The Five Pillars

Rhode Island founder Roger Williams was a remarkable man. He set the standard for separation of church and state that the nation adopted, and his vision and determination built the “lively experiment” that was and is Rhode Island. Many of his values are more relevant today than ever.

Respect for Others' Beliefs

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Having been banished from Massachusetts Bay, Roger Williams turned his new community into a model of respect for other beliefs, accepting those with whom he did not agree, in religious and political matters, as long as they were good citizens and worked for the good of the colony.

 


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Learning from Others

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The key to his survival was the fact that he was able to adapt to the world of Narragansett Bay, learning from the Narragansett Indians, including how to speak their language, and how to see the world from their perspective. Earlier in his life, he mastered four languages French, Dutch, Hebrew and Latin. He even maintained a lengthy correspondence with the authorities who had banished him from Massachusetts.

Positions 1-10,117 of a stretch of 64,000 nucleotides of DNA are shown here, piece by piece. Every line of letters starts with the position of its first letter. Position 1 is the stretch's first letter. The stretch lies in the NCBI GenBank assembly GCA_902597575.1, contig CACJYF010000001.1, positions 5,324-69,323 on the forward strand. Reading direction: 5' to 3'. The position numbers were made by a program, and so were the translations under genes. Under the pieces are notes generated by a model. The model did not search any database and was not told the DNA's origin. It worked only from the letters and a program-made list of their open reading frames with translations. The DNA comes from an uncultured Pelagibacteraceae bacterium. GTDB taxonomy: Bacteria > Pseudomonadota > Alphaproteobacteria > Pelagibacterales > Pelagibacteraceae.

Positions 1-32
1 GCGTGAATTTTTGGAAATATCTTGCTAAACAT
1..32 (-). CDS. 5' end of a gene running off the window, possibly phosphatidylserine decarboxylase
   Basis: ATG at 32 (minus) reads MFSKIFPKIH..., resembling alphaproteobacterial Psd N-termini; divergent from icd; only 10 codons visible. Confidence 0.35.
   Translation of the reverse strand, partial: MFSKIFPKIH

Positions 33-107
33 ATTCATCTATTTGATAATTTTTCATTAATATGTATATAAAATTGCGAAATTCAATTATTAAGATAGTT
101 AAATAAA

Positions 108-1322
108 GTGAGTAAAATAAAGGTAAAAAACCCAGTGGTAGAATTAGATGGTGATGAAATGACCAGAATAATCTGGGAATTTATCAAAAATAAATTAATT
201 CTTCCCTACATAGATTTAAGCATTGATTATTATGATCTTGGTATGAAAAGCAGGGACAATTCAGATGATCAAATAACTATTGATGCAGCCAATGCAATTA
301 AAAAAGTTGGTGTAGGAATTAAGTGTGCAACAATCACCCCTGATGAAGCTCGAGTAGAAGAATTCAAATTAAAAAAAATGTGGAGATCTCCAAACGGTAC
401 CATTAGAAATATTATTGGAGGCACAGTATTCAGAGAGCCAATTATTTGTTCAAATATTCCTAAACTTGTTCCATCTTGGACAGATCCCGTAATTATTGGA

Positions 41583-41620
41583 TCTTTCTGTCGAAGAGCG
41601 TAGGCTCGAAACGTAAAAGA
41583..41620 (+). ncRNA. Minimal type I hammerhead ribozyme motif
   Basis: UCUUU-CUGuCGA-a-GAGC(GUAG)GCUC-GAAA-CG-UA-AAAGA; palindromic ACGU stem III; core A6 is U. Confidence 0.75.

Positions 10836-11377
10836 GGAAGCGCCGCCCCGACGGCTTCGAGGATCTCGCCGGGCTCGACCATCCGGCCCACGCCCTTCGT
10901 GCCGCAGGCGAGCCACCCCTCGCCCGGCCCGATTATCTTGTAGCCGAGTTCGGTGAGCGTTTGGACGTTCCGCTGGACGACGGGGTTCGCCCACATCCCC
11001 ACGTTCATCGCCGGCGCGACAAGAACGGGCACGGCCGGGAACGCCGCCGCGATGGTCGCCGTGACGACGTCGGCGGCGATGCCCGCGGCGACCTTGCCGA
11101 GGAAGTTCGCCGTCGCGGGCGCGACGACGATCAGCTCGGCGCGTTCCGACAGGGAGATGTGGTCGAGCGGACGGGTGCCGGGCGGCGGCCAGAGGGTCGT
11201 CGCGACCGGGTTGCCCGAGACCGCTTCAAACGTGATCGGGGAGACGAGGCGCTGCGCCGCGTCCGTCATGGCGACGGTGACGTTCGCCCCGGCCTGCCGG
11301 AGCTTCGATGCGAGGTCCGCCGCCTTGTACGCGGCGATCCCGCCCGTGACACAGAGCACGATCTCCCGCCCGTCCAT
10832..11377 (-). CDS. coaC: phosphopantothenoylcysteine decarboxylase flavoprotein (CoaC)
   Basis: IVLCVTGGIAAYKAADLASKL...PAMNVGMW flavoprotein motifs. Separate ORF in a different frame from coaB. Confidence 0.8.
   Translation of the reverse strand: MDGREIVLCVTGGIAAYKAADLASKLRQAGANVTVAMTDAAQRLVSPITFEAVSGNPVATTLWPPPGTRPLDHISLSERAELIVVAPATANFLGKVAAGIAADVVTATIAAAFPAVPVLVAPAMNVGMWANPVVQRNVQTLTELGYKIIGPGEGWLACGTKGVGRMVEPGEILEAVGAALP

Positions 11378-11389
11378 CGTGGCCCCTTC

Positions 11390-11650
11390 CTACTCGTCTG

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Learning from the Land

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With help from the Narragansetts, Roger Williams became skillful at living in his unfamiliar new environment. He studied the land and water around Narragansett Bay, and used traditional places like waterfalls and large rocks to mark off the boundaries of his settlement. From the Narragansetts, he also learned fishing and farming techniques, and their strategies of wise land use.

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Imagination

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Williams dared to imagine concepts that did not yet exist. When he arrived here, Rhode Island was a brand new idea, resisted by neighboring colonies, and not yet approved by England. With patience and perseverance, he was able to translate his vision into reality. No other American state owes its origin so completely to one person, inventing a new community, from the ground up.

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The Common Good

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Roger Williams knew that it was not enough to create a colony of free-thinking individuals – for Rhode Island to survive, they needed to work together, for the common good. Despite his own resistance to authority, earlier in his life, he was able to articulate a compelling vision of community, and to persuade others to work toward it. With a pragmatic approach, and a willingness to set an example, he converted his imagined ideal into a working reality.

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